The spooky scam that haunted southern Delaware

 (Paul Parmelee/WHYY)

(Paul Parmelee/WHYY)

A little dirty journalism helped bring the legend of the Selbyville swamp monster to life decades ago in Sussex County.

Since the early 1900’s, residents near the Great Cypress Swamp in Selbyville have made outlandish claims. They heard screams at night. Some told of being chased by a hairy monster who dwelled in the swamp. The stories were passed down in whispered voices around campfires and the legend grew.

The legend hit its peak in 1964 when Selbyville resident Fred Stevens brought the creature to life. “I was the swamp monster 50 years ago,” Stevens said during an interview near the edge of the swamp.

Having grown up hearing tales of the swamp monster, Stevens, then 21-years-old, decided to cash-in on the local legend. Literally. At the encouragement of his friend, local newspaper employee Ralph Grapperhaus, Stevens created a swamp monster costume using his Aunt Dorothy’s raccoon fur coat. It was all done with newspaper sales in mind.

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At night, Stevens would hide out along a road that cut through the swamp. Dressed in his makeshift monster costume and wielding a bat with a railroad spike sticking out of the end, Stevens pounced. “[I would] jump out on them. Some of them would quit before they got up to me. They’d go back down the road flying,” Stevens said. Grapperhaus would the publish stories of the incidents in the local paper and the legend grew.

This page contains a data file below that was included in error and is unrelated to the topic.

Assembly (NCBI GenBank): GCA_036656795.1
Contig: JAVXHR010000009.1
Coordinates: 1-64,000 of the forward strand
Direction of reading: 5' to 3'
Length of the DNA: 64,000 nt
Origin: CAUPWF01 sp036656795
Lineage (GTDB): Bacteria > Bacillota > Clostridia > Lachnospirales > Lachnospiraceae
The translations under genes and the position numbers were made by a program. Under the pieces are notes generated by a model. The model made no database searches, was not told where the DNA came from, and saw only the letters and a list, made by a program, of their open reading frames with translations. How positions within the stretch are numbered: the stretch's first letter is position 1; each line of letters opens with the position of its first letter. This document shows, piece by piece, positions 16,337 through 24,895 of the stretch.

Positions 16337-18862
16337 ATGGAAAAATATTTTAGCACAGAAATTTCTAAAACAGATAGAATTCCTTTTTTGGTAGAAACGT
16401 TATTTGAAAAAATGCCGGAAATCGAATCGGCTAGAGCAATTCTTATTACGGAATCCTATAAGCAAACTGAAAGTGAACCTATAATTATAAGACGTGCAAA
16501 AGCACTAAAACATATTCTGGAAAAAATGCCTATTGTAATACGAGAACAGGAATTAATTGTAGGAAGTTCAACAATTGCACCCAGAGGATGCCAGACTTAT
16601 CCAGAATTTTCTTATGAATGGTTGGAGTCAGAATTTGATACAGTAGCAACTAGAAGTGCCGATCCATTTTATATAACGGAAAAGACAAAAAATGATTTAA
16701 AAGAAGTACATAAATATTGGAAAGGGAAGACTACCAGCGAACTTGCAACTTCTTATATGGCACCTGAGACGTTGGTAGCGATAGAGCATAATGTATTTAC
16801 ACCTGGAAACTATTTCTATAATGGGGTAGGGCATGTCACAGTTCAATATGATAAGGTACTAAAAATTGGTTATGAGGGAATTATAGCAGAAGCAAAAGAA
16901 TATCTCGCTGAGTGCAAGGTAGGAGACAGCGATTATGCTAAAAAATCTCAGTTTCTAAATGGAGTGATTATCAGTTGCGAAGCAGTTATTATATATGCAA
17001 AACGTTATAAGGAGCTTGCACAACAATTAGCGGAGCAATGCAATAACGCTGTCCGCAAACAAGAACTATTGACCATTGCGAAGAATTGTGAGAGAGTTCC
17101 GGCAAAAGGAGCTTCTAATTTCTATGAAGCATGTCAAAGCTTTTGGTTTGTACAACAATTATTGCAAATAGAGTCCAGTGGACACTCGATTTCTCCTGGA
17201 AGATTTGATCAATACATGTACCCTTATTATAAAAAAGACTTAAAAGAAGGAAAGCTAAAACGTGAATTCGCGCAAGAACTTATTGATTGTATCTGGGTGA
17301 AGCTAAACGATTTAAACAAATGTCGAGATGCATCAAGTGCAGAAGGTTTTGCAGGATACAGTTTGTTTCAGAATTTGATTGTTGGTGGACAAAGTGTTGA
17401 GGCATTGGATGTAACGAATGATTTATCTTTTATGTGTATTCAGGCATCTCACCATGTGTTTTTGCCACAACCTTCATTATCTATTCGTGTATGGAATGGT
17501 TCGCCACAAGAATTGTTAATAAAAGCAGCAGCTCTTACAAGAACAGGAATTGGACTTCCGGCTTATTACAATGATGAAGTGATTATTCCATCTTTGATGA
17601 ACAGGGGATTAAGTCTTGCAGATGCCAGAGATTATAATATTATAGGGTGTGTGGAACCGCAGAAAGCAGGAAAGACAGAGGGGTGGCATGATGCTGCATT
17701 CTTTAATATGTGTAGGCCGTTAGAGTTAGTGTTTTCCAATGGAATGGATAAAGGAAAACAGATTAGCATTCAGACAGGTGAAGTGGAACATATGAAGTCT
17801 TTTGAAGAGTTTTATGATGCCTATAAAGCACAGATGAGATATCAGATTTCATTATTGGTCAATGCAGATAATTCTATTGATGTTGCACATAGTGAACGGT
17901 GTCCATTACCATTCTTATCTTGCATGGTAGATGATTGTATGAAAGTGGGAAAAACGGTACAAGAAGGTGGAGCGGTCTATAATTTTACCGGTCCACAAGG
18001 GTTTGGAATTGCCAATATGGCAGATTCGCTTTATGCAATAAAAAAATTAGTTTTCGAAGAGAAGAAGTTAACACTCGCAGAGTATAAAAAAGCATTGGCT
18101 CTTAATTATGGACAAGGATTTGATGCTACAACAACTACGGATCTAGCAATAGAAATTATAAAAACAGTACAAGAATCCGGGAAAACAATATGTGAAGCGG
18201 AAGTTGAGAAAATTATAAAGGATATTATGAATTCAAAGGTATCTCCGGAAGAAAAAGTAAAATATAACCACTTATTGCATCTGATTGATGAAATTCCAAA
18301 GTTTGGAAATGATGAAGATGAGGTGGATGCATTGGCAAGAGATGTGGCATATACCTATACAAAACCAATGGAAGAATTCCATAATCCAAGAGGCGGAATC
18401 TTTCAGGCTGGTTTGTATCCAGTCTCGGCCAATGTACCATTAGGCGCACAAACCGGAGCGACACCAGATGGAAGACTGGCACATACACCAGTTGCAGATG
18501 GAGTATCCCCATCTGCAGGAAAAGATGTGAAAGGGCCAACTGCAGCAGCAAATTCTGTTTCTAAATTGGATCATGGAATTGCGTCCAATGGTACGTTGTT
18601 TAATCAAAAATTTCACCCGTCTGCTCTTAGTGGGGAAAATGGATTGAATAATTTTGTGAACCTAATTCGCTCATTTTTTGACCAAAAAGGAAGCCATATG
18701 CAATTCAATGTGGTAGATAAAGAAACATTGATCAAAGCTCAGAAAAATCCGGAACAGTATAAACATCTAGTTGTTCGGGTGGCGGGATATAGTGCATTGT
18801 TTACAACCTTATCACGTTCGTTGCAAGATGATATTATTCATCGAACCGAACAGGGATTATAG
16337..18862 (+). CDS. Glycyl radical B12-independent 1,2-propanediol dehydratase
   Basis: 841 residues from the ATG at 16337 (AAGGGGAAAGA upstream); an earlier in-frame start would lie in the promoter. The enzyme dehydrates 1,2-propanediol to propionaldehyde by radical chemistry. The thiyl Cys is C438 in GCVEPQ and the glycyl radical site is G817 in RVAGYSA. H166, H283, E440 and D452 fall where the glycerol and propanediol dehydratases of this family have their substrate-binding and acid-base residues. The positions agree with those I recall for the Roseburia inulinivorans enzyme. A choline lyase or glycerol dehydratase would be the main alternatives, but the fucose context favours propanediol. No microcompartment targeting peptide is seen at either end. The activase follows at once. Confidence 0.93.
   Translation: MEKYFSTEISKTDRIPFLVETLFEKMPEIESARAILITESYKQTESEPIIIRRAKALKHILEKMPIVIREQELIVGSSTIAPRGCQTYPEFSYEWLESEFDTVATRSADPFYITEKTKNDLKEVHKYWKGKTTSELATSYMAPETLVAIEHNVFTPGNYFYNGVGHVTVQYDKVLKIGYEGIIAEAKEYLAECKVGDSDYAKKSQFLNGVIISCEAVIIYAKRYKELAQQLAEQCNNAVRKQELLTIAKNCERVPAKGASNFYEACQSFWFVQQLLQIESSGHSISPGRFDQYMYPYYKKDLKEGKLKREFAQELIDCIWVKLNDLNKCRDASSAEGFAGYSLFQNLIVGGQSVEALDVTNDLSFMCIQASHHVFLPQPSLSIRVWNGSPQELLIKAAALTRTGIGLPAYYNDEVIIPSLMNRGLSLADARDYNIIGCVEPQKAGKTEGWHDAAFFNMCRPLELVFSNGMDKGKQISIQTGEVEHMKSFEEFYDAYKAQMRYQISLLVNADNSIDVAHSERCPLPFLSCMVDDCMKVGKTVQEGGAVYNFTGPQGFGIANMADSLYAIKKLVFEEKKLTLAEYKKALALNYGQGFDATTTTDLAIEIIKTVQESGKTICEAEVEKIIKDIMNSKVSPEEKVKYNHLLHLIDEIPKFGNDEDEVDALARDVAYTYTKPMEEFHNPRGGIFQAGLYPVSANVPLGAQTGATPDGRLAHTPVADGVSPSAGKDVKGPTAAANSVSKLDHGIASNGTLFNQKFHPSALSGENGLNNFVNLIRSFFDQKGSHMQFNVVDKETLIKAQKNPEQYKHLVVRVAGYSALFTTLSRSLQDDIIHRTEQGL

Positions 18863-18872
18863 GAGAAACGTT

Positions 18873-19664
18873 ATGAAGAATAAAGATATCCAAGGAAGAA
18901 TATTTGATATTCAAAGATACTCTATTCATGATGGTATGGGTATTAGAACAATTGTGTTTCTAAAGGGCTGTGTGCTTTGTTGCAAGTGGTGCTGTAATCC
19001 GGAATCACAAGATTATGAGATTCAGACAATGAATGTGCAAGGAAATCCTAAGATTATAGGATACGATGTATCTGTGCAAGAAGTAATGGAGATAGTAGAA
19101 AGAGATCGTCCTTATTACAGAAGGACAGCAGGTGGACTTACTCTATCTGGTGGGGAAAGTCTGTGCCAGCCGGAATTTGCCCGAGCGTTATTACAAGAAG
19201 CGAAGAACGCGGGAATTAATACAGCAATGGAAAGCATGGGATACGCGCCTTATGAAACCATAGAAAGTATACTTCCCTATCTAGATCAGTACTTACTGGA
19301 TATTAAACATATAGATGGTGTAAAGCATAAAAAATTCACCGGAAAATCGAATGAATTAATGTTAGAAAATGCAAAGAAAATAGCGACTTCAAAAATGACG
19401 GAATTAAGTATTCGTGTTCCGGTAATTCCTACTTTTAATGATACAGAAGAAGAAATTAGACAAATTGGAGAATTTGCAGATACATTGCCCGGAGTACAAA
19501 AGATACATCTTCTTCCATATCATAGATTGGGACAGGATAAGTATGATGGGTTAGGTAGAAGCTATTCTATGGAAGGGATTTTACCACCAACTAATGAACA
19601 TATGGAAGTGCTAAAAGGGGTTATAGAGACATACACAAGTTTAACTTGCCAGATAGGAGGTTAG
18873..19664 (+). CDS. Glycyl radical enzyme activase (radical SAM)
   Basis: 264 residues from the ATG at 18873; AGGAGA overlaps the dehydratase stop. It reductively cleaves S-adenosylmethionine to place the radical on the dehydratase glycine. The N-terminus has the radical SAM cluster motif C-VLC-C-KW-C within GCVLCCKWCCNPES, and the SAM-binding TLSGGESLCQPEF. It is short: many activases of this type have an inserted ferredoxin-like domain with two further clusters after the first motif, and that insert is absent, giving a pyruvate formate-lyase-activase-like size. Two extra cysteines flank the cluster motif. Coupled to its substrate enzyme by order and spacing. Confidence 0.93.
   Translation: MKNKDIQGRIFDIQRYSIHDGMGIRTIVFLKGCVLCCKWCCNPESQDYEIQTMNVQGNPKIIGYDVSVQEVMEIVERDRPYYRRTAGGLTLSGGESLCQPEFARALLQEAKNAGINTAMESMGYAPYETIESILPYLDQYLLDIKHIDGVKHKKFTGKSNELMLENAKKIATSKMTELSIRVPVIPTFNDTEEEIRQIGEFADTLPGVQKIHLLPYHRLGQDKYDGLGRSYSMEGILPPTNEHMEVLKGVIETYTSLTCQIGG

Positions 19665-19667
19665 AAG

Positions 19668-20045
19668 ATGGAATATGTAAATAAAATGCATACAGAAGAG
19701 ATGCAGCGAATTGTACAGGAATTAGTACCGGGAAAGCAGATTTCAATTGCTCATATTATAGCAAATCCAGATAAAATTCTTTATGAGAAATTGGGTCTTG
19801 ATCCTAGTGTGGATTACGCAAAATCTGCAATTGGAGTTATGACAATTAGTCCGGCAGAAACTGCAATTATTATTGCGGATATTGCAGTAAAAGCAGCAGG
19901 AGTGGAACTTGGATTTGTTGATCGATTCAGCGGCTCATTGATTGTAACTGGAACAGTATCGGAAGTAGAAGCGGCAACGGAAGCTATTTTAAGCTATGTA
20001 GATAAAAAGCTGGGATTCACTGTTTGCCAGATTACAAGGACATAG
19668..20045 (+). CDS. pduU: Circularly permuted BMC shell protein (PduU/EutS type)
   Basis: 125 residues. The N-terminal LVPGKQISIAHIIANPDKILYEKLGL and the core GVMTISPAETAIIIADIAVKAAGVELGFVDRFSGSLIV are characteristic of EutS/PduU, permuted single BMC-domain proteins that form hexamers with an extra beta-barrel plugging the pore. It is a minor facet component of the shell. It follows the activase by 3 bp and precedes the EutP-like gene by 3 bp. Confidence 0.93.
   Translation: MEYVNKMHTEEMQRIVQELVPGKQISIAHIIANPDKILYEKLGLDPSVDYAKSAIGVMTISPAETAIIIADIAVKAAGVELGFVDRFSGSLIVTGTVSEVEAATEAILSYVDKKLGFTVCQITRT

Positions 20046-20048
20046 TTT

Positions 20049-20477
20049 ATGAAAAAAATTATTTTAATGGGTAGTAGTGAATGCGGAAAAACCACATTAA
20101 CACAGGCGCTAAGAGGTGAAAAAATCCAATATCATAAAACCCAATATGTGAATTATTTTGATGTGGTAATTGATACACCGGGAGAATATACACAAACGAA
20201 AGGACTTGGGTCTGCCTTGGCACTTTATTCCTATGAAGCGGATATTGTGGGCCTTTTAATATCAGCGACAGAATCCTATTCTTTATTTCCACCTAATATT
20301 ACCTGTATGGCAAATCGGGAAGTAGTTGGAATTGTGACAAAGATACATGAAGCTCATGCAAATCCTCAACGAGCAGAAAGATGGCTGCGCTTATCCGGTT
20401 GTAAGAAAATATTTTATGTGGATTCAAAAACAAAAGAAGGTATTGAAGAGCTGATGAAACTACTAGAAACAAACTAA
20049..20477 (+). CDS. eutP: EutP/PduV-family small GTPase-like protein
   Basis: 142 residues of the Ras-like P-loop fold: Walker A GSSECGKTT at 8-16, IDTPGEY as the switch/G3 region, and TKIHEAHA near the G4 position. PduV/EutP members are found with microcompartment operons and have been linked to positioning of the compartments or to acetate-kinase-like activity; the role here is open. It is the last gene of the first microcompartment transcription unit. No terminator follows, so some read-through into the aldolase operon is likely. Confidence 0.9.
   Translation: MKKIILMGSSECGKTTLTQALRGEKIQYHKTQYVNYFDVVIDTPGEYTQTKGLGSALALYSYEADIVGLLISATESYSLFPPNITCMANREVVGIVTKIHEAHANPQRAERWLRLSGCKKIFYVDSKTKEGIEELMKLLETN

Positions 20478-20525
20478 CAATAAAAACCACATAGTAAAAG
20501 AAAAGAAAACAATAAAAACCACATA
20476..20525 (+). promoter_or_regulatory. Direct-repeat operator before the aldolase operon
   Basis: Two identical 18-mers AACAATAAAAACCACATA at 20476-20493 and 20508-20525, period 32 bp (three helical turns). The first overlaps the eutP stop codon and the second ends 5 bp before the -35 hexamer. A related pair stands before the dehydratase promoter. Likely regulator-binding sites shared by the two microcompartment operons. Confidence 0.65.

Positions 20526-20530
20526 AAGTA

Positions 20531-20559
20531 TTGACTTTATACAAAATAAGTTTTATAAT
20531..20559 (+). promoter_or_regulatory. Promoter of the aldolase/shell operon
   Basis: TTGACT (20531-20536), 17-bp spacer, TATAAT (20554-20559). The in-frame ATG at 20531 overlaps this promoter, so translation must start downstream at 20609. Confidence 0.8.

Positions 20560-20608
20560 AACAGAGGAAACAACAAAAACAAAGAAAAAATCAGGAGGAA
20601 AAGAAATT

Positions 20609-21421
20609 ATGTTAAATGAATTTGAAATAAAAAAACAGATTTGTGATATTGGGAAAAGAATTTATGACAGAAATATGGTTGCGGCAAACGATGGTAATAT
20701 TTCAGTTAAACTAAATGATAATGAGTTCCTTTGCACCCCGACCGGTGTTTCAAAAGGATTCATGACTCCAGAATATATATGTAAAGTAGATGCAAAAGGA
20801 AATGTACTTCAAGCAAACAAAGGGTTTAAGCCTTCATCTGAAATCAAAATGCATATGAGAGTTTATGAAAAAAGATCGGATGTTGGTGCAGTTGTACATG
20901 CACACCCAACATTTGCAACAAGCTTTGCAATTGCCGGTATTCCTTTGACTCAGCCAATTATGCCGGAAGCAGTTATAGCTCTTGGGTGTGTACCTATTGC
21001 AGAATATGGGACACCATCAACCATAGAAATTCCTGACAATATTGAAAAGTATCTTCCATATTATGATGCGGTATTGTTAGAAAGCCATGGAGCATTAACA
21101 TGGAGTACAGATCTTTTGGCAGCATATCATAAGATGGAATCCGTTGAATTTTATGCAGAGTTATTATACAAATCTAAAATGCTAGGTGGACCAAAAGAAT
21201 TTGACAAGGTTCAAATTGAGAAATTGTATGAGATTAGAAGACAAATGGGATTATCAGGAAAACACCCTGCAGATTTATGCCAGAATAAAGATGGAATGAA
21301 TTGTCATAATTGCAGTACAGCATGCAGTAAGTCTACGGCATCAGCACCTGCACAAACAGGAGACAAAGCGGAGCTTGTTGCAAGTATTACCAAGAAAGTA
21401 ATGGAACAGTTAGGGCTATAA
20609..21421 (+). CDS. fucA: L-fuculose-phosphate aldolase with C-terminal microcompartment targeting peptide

Eventually, visiting the swamp monster became a big attraction for local young people, who sometimes brought offerings to appease the beast. “Some people would come back and they’d throw chickens toward me to feed me, I guess,” Stevens said. “There was a whole mess of blood and chickens and it was quite good.” He said some visitors came from as far as Dover and Salisbury, Md.

But no amount of newspaper sales was worth the risk of this unorthodox job.

“We just had to quit because so many people were coming back in pickup trucks and they were all about half drunk and they were shooting their guns,” Stevens said. “Somebody will shoot you and they really didn’t mean it, so we just quit, you know.”

More than 50 years later, Stevens still enjoys the notoriety of his swamp monster days. He’s talked to lots of parents who used the legend of the swamp monster to keep their kids in line. “The chief of police in Selbyville, his dad used to tell him, ‘If you don’t straighten up, we’re going back to the swamp,’” Stevens recalls. “He said, ‘It scared me to death.’”

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